Canada Kicks Ass
Pour a pint of pumpkin


kitty @ Wed Oct 08, 2008 9:49 am

Food pairing: Pumpkin pie; roast turkey or chicken; pork roast.
Price: $4.95/650 ml bottle
Where to buy: LCBO
The verdict: A good accompaniment to a holiday meal.

Most people's culinary experience with pumpkin is in pie form. Some folks have also been known to enjoy a tasty pumpkin soup or just some plain old baked pumpkin. Mention the idea of pumpkin beer and, odds are, people will look either puzzled or horrified.

For the past decade or so south of the border, however, craft brewers have been busy working away, tossing the orange fruit (it is indeed a fruit, in botanical terms anyway – you can look it up if you like) into their kettles.

The good folks at Etobicoke's Great Lakes Brewery decided to join them. Great Lakes' Pumpkin Ale was released to the LCBO late last month.

It is a light orange-hued ale. The aroma, especially when the beer isn't ice cold, is lovely. It smells quite a bit like a pumpkin pie, actually, with aromas of spice and some pumpkin. That spice – which comes from the nutmeg, clove, cinnamon and allspice used in the brew – is in the taste as well.

There's a hint of sweetness in the brew but neither the sweetness nor the spice notes are overwhelming, as is the case in some American examples of the style. That was by design, says Great Lakes salesperson John Bowden, who helped develop the recipe.

"We didn't want it to be over the top. We wanted people to be able to have more than one glass of this if they wanted to."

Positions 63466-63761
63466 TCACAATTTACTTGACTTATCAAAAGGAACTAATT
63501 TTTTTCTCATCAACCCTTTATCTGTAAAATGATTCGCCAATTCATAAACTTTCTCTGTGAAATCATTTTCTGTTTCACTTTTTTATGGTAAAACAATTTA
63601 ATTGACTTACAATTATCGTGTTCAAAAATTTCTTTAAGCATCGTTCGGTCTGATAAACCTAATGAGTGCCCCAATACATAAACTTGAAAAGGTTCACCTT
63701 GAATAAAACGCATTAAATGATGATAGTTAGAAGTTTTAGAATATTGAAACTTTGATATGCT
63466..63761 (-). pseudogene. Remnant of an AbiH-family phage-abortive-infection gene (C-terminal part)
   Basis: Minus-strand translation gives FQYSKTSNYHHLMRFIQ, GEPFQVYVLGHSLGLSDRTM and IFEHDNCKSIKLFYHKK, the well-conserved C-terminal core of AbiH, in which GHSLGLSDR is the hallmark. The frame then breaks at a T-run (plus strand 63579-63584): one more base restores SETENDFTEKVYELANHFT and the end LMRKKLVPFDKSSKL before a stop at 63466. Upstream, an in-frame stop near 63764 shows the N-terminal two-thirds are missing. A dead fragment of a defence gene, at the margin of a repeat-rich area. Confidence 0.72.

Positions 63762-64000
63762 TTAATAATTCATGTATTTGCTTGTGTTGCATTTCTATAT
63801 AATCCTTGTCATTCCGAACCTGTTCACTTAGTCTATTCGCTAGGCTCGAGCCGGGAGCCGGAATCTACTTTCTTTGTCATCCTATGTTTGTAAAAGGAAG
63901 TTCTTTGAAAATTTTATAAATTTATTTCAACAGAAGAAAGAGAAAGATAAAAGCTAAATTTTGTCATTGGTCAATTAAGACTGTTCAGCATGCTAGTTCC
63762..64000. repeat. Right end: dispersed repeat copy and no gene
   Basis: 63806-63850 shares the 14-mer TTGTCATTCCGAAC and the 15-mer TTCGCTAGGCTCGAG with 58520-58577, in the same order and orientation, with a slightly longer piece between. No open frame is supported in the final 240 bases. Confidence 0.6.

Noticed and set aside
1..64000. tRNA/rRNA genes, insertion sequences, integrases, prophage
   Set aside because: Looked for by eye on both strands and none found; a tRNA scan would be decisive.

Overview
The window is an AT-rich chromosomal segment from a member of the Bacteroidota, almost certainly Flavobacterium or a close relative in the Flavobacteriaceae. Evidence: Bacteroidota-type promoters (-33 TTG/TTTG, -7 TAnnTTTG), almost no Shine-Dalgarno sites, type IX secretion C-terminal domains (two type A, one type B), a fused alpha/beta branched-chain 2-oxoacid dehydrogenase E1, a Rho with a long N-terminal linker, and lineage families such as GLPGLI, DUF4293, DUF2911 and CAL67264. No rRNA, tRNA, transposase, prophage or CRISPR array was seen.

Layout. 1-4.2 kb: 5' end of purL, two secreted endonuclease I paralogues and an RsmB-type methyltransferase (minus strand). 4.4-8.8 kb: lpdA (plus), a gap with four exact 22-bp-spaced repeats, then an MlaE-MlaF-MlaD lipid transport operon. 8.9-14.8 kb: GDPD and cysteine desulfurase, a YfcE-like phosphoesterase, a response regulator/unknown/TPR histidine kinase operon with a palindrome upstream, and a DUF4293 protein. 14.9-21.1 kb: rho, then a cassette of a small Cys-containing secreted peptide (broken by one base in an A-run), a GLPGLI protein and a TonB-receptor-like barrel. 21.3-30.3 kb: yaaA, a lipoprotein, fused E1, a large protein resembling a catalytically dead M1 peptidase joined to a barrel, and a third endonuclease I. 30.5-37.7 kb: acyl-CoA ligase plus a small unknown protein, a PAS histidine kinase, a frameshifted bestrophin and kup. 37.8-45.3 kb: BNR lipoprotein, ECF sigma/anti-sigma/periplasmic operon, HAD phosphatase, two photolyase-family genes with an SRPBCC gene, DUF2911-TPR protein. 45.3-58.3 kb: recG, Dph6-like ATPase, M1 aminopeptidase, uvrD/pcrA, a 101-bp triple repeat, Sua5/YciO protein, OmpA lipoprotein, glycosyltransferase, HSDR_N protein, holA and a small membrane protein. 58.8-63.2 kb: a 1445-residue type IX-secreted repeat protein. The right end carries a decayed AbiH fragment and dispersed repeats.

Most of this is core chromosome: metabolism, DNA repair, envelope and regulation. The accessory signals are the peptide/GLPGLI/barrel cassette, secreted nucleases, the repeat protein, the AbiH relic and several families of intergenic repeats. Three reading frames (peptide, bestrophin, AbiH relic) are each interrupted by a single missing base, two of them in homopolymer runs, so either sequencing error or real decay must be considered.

On the other hand, the Great Lakes Pumpkin Ale has much more of a pumpkin character than some pumpkin beers, which can be easily overwhelmed by the spices.

The pumpkin used in this beer is grown in southwestern Ontario and is dried by the farmer into something like a pumpkin jerky, for lack of a better term. In that form, it's able to better lend its colour and flavour to the beer, Bowden says.

While there's a smiling, one-toothed jack-o'-lantern on the label, this pumpkin ale would be as much at home on the Thanksgiving dinner table as it would be as a tipple while handing out candies to trick-or-treaters.

The bit of sweetness, for example, pairs nicely with the caramelized skin of a roast turkey (and sweet potato), while there's enough bitterness – thanks to the spice and a bit of hops – to allow the beer to stand up to accompaniments like herb stuffing.

And, of course, it would go pretty darned well with a slice of pumpkin pie.



Blue_Nose @ Wed Oct 08, 2008 9:52 am

Too cool - I hope our LC will be stocking this, it'd be an interesting one to try!


kitty @ Wed Oct 08, 2008 10:11 am

i am going to make a stop after work and see if i can find it. It looks so yummy :D